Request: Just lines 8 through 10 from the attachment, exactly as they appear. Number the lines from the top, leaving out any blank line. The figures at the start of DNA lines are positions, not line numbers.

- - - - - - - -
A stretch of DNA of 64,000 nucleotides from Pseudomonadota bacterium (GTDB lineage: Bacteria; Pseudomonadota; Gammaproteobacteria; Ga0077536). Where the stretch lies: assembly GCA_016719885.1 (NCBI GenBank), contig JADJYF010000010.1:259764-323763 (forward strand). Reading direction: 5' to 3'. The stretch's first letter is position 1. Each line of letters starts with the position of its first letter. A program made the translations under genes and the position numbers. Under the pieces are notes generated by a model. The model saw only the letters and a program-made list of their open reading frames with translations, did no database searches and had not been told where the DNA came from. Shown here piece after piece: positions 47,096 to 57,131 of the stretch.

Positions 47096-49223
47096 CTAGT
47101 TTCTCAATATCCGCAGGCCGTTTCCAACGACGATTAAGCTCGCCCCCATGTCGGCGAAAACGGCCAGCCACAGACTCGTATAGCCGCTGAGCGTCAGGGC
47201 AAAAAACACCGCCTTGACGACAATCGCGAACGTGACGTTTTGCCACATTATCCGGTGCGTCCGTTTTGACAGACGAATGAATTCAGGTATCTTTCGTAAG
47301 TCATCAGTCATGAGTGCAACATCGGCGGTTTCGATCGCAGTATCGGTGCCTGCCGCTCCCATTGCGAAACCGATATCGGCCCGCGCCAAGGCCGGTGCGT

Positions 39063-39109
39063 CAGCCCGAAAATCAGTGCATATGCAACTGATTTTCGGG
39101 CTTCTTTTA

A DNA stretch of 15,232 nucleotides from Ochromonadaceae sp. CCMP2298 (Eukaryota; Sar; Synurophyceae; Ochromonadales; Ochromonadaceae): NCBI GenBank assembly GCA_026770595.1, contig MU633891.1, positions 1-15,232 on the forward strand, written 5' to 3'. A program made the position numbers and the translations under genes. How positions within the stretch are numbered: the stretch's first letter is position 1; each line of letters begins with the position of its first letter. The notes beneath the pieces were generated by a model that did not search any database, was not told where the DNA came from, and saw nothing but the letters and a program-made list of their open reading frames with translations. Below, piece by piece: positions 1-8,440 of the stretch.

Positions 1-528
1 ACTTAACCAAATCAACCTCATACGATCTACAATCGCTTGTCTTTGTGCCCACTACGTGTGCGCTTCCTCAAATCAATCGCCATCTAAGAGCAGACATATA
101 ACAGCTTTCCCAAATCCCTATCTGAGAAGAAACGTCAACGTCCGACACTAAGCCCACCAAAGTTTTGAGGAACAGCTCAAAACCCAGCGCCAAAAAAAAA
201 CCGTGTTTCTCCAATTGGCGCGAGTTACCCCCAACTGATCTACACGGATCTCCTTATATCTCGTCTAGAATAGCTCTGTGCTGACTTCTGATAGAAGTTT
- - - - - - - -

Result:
39063 CAGCCCGAAAATCAGTGCATATGCAACTGATTTTCGGG
39101 CTTCTTTTA

A DNA stretch of 15,232 nucleotides from Ochromonadaceae sp. CCMP2298 (Eukaryota; Sar; Synurophyceae; Ochromonadales; Ochromonadaceae): NCBI GenBank assembly GCA_026770595.1, contig MU633891.1, positions 1-15,232 on the forward strand, written 5' to 3'. A program made the position numbers and the translations under genes. How positions within the stretch are numbered: the stretch's first letter is position 1; each line of letters begins with the position of its first letter. The notes beneath the pieces were generated by a model that did not search any database, was not told where the DNA came from, and saw nothing but the letters and a program-made list of their open reading frames with translations. Below, piece by piece: positions 1-8,440 of the stretch.